Today, the most critical factories in the world for high technology manufacturing all lie within 750 miles of China’s coastline. Almost every single OEM in the world now relies upon an Asia-centric supply chain.
But keep in mind: The issue is not just about China and the Asian tigers. The issue is competitiveness, and in many countries, competitive advantages are changing. In recent years, labor costs in Asia have risen as standards of living have improved. The cost to ship goods from Asia to North America or Europe is now five to 10 times higher than it was at the beginning of the COVID crisis, and it is projected to remain much higher for years. Rising demand is outstripping supplies.
All these factors are coming together to present an opportunity to re-establish a robust electronics supply chain in North America.
Silicon Valley was once the center of the electronics revolution that began in the 1970s. Quite often in those days, the entire supply chain from design to finished product was in California. If a part was needed, it was just a short drive away. These synergies created more wealth more rapidly than perhaps at any time in history.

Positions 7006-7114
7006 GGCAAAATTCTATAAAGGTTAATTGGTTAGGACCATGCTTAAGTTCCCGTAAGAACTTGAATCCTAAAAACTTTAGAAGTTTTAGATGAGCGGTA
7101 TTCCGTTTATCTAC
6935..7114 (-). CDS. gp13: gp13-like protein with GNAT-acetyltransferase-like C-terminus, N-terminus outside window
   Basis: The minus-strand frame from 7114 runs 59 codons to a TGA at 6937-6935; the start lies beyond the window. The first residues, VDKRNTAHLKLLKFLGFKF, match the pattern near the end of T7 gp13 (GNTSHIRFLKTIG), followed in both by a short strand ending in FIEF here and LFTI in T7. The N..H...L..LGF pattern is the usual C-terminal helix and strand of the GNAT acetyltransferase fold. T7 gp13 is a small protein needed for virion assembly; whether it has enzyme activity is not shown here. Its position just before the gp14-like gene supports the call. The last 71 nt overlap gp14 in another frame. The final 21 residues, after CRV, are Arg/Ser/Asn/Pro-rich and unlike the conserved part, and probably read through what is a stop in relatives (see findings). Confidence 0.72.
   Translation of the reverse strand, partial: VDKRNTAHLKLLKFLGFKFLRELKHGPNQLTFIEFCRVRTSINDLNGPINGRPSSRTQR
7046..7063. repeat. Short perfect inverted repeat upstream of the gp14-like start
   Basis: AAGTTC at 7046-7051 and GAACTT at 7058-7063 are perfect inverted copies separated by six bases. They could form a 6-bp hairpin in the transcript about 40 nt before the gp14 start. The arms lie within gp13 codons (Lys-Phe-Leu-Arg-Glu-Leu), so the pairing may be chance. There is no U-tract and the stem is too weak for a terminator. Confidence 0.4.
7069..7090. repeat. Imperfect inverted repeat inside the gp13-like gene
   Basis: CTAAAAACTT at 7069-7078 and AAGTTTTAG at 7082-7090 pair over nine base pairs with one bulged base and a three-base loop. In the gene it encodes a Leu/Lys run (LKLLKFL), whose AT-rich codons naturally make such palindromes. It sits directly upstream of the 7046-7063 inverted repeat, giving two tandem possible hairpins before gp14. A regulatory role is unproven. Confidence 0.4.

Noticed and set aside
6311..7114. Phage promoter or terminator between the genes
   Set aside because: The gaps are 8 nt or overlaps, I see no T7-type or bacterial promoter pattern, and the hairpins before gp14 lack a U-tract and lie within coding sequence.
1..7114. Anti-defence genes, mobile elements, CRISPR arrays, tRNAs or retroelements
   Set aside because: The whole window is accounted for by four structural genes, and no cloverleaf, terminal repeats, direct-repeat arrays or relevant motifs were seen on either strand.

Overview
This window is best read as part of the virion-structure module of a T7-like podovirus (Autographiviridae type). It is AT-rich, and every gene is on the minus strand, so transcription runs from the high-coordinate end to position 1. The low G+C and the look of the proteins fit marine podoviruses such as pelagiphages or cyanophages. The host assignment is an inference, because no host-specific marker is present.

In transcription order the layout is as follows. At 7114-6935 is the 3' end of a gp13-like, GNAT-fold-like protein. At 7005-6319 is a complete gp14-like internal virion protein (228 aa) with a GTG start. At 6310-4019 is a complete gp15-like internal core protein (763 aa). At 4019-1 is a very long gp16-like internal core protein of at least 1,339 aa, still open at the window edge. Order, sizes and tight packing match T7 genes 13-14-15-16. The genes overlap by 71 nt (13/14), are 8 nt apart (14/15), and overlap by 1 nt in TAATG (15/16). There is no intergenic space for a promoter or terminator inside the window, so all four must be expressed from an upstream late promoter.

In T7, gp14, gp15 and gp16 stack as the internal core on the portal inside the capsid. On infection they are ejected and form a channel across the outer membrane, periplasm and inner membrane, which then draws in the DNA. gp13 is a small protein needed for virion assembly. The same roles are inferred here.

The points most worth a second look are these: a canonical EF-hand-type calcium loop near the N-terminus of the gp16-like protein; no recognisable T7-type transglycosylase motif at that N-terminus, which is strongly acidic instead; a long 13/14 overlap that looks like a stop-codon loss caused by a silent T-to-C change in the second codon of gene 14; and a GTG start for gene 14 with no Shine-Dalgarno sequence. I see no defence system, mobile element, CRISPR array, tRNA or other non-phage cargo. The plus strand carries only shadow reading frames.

The Taiwanese government took this lesson to heart, establishing the Silicon-Valley-inspired Hsinchu Science Park in 1980. Today, 400 companies across the electronics supply chain are once again located within a few miles of each other — but now in Taiwan. Major sub-component suppliers are all within a few hours’ drive, and suppliers work hand-in-glove with their top customers. Governments in China, South Korea, and elsewhere have replicated the model as well, putting materials, components, services, and suppliers all within easy reach. Government-backed capital and land deals played a supporting role.
With so much of the world’s most advanced electronics technologies now located in East Asia, the sector faces an existential crisis in the rest of the world. As we have seen over the last year, disruptions in the supply chain — whether caused by pandemics, political tensions, or other causes — could put entire national economies at risk.